My forecasts of the 2000-2012 elections used only the first primary, the one in New Hampshire, making it possible to offer a forecast early in the election year. That may prove to be a risky choice, however, for an election in which one of the candidates has strong support in a group of voters that barely exists in New Hampshire.

In 2016, Hillary Clinton was such a candidate with her support from African-Americans.  So to assess primary performance in 2016, I also included the second primary, the one in South Carolina, where African-Americans make up a large portion of the Democratic electorate.

For the record, Clinton lost in New Hampshire and then won in South Carolina. On the Republican side, Donald Trump won both.

According to the standard metric of the model, which calculates primary performance of a candidate as a percentage of votes cast for the top two finishers in a primary, Trump wound up with a higher average based on the returns from New Hampshire and South Carolina than did Clinton. Trump’s superior primary performance bodes well for a victory over Clinton in November.

In addition to primaries, the swing of the electoral pendulum generates predictive power. Even a casual observer of presidential elections may have noticed a distinct pattern: the party in the White House wins re-election after one term almost all the time, but much more rarely after two terms. In fact, during the last 65 years, the party in power has managed to win three terms in a row only once: in 1988.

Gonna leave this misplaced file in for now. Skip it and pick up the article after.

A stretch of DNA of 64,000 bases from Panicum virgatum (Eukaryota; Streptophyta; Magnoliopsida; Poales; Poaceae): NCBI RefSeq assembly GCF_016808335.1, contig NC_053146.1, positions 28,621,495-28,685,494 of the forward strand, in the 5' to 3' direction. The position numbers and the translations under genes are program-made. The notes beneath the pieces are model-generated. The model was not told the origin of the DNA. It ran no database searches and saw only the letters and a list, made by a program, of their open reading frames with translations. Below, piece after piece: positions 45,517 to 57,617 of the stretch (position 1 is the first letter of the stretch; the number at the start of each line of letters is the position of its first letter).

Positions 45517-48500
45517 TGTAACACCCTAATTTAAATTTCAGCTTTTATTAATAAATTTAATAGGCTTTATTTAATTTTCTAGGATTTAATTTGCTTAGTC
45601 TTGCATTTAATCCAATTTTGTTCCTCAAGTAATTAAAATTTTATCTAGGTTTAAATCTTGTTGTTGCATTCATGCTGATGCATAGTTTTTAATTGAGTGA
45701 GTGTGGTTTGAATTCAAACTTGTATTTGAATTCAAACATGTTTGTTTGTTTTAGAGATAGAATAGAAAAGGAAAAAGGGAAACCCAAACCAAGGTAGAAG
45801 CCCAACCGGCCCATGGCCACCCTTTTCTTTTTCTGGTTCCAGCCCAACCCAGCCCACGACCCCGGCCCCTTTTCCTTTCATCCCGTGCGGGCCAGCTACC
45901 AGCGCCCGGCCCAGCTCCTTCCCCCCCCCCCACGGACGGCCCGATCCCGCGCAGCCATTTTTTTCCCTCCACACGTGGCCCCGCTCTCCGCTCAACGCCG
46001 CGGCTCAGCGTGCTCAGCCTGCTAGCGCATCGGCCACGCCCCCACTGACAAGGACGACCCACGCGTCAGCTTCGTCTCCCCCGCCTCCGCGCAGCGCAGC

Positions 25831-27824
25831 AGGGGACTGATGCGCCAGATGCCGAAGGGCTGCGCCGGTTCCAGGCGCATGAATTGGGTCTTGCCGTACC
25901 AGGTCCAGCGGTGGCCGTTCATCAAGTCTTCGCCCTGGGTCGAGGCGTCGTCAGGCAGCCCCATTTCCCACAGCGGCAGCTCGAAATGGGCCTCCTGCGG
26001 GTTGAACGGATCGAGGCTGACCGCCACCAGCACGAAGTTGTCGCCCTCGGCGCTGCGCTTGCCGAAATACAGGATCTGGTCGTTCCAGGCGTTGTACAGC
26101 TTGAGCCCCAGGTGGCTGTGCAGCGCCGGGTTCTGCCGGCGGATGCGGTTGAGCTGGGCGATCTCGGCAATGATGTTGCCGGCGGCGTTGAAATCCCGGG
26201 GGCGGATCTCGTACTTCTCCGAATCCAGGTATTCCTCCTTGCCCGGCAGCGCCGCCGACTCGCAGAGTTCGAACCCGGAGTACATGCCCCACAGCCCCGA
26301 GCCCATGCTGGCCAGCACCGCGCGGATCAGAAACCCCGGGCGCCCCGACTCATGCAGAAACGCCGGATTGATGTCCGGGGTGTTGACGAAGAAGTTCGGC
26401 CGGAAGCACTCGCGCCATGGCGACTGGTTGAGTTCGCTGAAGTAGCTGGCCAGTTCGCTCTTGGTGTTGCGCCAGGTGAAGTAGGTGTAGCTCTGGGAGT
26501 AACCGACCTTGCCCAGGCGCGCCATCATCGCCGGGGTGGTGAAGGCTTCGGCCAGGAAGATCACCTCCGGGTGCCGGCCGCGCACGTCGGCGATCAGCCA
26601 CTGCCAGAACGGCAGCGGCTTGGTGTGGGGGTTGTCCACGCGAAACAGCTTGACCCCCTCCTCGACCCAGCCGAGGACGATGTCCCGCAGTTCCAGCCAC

Over the long haul since 1828, according to my statistical estimates, the White House party has averaged 2.6 terms in office. A third term is not out of the question, but not very certain either.

It depends on how well the White House party did in winning a second term compared to its winning the first term. Doing better in the re-election makes a third term more likely; doing worse makes change more likely.

To return to the 1988 case, Ronald Reagan defeated President Carter in 1980 by about 10 points and then won re-election in 1984 by nearly double that margin. The Reagan revolution was still churning, which was good news for George H.W. Bush, the GOP nominee in 1988.

In contrast, Obama won re-election in 2012 with a margin half the size of his win in 2008. The appeal of “Hope and Change” was wearing off. Bad news for Hillary Clinton in 2016.

So from the start, Republicans could count on the swing of the electoral pendulum to recapture the White House in 2016. With his superior showing in early primaries Donald Trump markedly raised the chances of victory in November. The prediction formula of my model, based on elections from 1912 to 2012, gives Trump 52.5 percent of the two-party vote, making it all but certain (87 out of 100) that he will be the next President.

The forecast, to be sure, is about the popular vote, not the vote in the Electoral College. But with a 5-point popular-vote lead it is virtually impossible to lose out in the electoral tally.

Norpoth is professor of political science at Stony Brook University. He is co-author of ‘The American Voter Revisited’ and has published widely on topics of electoral behavior. His book, “Commander in Chief: Franklin Roosevelt and the American People,” is forthcoming. He can be reached at